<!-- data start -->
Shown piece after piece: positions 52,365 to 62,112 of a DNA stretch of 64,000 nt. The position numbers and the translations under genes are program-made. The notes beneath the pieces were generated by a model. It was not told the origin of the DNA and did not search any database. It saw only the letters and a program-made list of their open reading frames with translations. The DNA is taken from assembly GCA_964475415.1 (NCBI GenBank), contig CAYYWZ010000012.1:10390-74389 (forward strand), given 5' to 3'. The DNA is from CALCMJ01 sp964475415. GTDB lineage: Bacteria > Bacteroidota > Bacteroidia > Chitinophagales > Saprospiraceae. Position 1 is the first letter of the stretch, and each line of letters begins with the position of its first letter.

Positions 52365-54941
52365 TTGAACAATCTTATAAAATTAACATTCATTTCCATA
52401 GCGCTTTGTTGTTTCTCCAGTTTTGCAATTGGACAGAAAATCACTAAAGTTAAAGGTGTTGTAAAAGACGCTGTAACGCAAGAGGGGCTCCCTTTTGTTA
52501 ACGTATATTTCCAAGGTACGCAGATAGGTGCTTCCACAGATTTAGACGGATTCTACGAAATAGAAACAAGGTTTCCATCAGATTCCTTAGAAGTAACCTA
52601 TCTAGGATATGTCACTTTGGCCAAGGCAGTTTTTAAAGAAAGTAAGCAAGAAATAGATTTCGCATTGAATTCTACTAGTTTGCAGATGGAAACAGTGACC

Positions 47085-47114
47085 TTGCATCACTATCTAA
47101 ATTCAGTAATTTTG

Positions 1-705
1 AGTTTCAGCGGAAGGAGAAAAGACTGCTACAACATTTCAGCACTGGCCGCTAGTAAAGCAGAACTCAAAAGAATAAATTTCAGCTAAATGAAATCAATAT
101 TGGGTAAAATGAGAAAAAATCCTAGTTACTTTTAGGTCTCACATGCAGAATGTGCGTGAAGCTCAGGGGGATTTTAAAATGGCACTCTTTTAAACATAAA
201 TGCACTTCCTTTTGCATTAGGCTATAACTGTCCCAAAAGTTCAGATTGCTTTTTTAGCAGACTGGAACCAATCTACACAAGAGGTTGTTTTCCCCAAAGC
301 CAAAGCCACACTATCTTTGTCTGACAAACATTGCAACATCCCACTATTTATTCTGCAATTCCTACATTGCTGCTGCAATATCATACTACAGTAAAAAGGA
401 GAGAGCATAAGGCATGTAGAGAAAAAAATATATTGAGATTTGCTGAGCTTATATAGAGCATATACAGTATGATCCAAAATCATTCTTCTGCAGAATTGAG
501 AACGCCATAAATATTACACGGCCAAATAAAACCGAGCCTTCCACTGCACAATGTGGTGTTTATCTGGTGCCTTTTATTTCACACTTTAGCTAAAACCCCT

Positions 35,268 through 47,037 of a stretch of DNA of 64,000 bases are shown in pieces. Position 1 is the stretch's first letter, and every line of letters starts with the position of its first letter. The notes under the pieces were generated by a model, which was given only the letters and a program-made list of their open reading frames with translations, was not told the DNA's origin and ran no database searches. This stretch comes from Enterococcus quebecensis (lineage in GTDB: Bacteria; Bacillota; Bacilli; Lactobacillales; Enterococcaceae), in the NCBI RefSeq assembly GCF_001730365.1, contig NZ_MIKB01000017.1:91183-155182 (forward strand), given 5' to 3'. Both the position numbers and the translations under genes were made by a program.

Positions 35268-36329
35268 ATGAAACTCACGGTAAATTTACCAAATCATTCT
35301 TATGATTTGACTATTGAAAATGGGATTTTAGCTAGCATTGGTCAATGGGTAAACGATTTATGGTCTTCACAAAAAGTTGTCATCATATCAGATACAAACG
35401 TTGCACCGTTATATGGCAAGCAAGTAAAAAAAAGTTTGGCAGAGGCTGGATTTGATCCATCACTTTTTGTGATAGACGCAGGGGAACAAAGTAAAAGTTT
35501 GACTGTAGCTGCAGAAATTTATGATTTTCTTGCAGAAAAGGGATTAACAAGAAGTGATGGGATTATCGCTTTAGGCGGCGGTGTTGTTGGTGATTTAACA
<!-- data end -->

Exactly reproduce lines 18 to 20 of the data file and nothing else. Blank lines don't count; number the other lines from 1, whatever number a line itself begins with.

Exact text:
Positions 35268-36329
35268 ATGAAACTCACGGTAAATTTACCAAATCATTCT
35301 TATGATTTGACTATTGAAAATGGGATTTTAGCTAGCATTGGTCAATGGGTAAACGATTTATGGTCTTCACAAAAAGTTGTCATCATATCAGATACAAACG